||This article possibly contains original research. (October 2013)|
|This article relies on references to primary sources. (September 2007)|
Van Badham was born Vanessa Badham in Sydney in 1978. Her mother and father worked in the New South Wales gaming and track industry, with her father eventually working for the registered club industry as a publican. An only child, she grew up immersed in an adult culture of betting, drinking and sports. Her family moved many times during her youth.
The influence of her upbringing was evident in work presented to her teachers at school. Badham's first script was a second grade assignment to write up the class Nativity Play, which she duly set in the beer garden of a public house with Mary and Joseph ejected by a manager for failing to meet dress regulations.
Badham attended St George Girls' High School in Kogarah [dead link]. Badham's parents enrolled her in Sydney's Phillip Street Theatre drama school. At Phillip Street she was tutored by Darrell Hilton, an acting teacher whose previous students included Nicole Kidman. Encouraged by Hilton to develop her writing for the stage, on graduation from high school Badham was admitted into the Creative Writing programme at the University of Wollongong.
While a student she began to publish poetry and short fiction as well as write student dramas. At university, her growing political awareness flowered and she was drawn into involvement with student politics and left-wing activism, and she was elected editor of the Wollongong University Student Representative Council newspaper, Tertangala. By 1998, Badham was an avowed anarchist and President of the New South Wales branch of the National Union of Students, caucusing with radical group the Non Aligned Left.
In 1999, Badham withdrew from organised political activity to return to campus life and her writing. That year, she won the Naked Theatre Company's first "Write Now!" play competition and with it both a production of her winning play, The Wilderness of Mirrors, at the Sydney Theatre Company's Wharf studio and mentoring from established Australian playwrights Nick Enright and David Williamson.
The success of The Wilderness of Mirrors - a play about secret service infiltration of an activist organisation, based on Badham' experiences in the NUS - brought her to public attention and she began to stage more work across Australia. By 2001, however, her radical themes and attacks on the Australian establishment had won her little favour with the prevailing conservative political climate in her home country and she relocated to the United Kingdom  initially studying at the University of Sheffield.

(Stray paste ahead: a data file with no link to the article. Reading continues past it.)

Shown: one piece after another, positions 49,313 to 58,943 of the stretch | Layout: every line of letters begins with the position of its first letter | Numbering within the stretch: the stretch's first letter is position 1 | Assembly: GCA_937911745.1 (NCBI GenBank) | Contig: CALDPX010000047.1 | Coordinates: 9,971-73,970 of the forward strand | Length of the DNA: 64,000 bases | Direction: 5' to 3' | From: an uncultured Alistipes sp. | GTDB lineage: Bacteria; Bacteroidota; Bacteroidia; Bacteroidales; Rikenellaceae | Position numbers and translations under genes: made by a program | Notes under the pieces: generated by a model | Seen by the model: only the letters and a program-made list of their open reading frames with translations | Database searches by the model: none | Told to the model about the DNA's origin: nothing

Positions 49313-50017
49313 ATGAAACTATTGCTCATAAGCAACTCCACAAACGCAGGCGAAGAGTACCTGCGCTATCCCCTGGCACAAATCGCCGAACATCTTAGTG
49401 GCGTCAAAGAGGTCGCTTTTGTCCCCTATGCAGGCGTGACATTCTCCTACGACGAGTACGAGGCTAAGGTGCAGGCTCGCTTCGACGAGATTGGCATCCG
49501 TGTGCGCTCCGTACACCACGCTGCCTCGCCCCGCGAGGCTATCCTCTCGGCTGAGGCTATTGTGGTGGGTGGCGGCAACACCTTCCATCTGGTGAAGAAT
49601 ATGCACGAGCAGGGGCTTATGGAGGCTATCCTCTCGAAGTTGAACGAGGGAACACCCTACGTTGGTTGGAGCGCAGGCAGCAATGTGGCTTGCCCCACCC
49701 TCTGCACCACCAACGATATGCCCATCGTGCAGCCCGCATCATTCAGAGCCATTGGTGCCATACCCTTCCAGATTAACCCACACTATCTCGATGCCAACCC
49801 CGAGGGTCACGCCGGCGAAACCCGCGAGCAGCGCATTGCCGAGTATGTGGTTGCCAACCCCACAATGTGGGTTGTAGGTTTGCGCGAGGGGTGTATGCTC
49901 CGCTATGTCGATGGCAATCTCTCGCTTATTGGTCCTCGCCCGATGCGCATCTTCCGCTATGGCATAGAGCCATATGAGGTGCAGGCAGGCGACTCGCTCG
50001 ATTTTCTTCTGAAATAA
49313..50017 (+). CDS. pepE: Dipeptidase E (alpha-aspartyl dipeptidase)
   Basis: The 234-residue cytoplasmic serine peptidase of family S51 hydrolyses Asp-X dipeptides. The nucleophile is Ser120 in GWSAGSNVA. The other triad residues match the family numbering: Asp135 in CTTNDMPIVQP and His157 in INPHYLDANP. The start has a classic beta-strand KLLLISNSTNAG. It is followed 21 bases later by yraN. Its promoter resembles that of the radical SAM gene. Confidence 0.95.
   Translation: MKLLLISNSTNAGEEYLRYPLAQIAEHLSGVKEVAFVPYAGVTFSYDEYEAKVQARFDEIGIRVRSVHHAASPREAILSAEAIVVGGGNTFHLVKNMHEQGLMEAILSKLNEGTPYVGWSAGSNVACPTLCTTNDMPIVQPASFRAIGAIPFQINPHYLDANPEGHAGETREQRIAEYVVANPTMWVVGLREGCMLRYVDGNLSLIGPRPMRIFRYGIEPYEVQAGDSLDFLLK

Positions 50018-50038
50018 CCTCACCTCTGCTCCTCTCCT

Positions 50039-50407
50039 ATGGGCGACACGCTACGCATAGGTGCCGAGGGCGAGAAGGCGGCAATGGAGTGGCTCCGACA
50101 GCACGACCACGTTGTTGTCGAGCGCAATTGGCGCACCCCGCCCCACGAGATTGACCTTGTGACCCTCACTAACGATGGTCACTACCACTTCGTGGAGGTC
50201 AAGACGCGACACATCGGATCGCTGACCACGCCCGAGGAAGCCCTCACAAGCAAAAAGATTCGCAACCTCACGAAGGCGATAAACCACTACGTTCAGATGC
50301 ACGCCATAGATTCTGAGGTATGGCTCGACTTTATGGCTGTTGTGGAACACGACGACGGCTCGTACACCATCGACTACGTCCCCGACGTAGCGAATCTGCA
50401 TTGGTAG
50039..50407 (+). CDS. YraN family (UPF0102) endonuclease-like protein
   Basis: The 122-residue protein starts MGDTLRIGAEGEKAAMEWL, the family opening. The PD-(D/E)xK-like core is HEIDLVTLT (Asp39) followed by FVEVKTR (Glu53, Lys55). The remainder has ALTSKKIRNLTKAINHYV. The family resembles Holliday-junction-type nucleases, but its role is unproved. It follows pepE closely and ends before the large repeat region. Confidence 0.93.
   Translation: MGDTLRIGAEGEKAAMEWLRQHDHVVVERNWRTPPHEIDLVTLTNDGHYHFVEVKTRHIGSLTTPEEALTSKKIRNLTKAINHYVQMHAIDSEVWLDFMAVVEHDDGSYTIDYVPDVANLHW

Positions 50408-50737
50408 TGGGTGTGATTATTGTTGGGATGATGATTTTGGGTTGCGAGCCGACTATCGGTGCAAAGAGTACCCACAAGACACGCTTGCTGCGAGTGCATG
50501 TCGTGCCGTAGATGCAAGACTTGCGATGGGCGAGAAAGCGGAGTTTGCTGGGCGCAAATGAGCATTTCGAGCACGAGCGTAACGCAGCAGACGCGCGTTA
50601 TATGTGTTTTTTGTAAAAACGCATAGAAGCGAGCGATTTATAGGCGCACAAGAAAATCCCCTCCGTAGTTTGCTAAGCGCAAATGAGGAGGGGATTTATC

Move to UK
In the UK, Badham's work was discovered by the Crucible Theatre, Sheffield, in 2001 who staged a collaborative production of Kitchen with company Nabokov in 2001. A play about marriage as a metaphor for capitalism, it then toured to the 2002 Edinburgh Festival Fringe, where it became an instant hit.
Commissions from the Royal Court Theatre [dead link] and the BBC World Service followed, as did transfers of Kitchen to London and New York plus six subsequent Edinburgh productions between 2003 and 2006: Camarilla and Bedtime for Bastards (2003), Nikolina and the subversive children's musical Waitin' 4 Da G (2004 - with music by Jonny Berliner), Petrograd (2005) and Persae (2006).
Camarilla was a critical sensation at the 2003 festival  and led to the cementing of Badham's sudden international reputation as a leading proponent of radical political theatre.[dead link] Badham has since won numerous international awards and her work is performed around the world.
Career as Novelist
In 2009 it was announced that Badham had been signed for a three-book deal for a paranormal fiction saga by Pan Macmillan Australia.[dead link] The first book of the series, Burnt Snow, was released in September 2010. The second book in the series titled White Rain is to be released in 2011.[dated info]
||This article possibly contains original research. (June 2013)|
Van Badham's plays are typically concerned with the legacy of personal and political violence, critiques of Western consumer capitalism, dichotomies of middle- and working-class values, the social roles assigned to women and the relationship of art to history.
Badham's works include:
- We Met at the Demo (1996)
- Thrown to Earth (1997)
- The Wilderness of Mirrors (1999)
- Kitchen (2001)
- Dole Diary (2001)
- Bedtime for Bastards (2003)
- Camarilla (2003)
- Material Girls (2003)
- Still Life with a Dead Artist (2004)
- Letters to W (2004)
- Nikolina (2004)
- Waitin' 4 Da G (with Jonny Berliner) (2004)
- Bang on the Nerve (2004)
- Black Hands / Dead Section (2005)
- Petrograd (2005)
- The Gabriels (2006)
- Persae (an adaptation of The Persians by Aeschylus) (2006)
- Cash in Christ (with Jonny Berliner) (2007)
- Poster Girl (2008)
- Die Tod und Leben von D-Star K / Snatch Paradise (2009)
- Hot Man (2009)
- The Sameness of the Days (2009)
- The Bull (2011)
- Vanessa Badham
- Van Badham "Would a bigger tax on cigarettes have saved my father's life?", thegyuardian.com, 8 August 2013
- Scully, Jess (2006). "Interview with Van Badham". SummerWinter (4): 56.
- St George Girls High School
- "Playwrights Exit Stage". The Courier-Mail. 2007-03-24.
- [dead link]
- Sierz, Aleks "Dramatic Interventions", The Independent March 17, 2004
- Pan Macmillan Australia: About the Book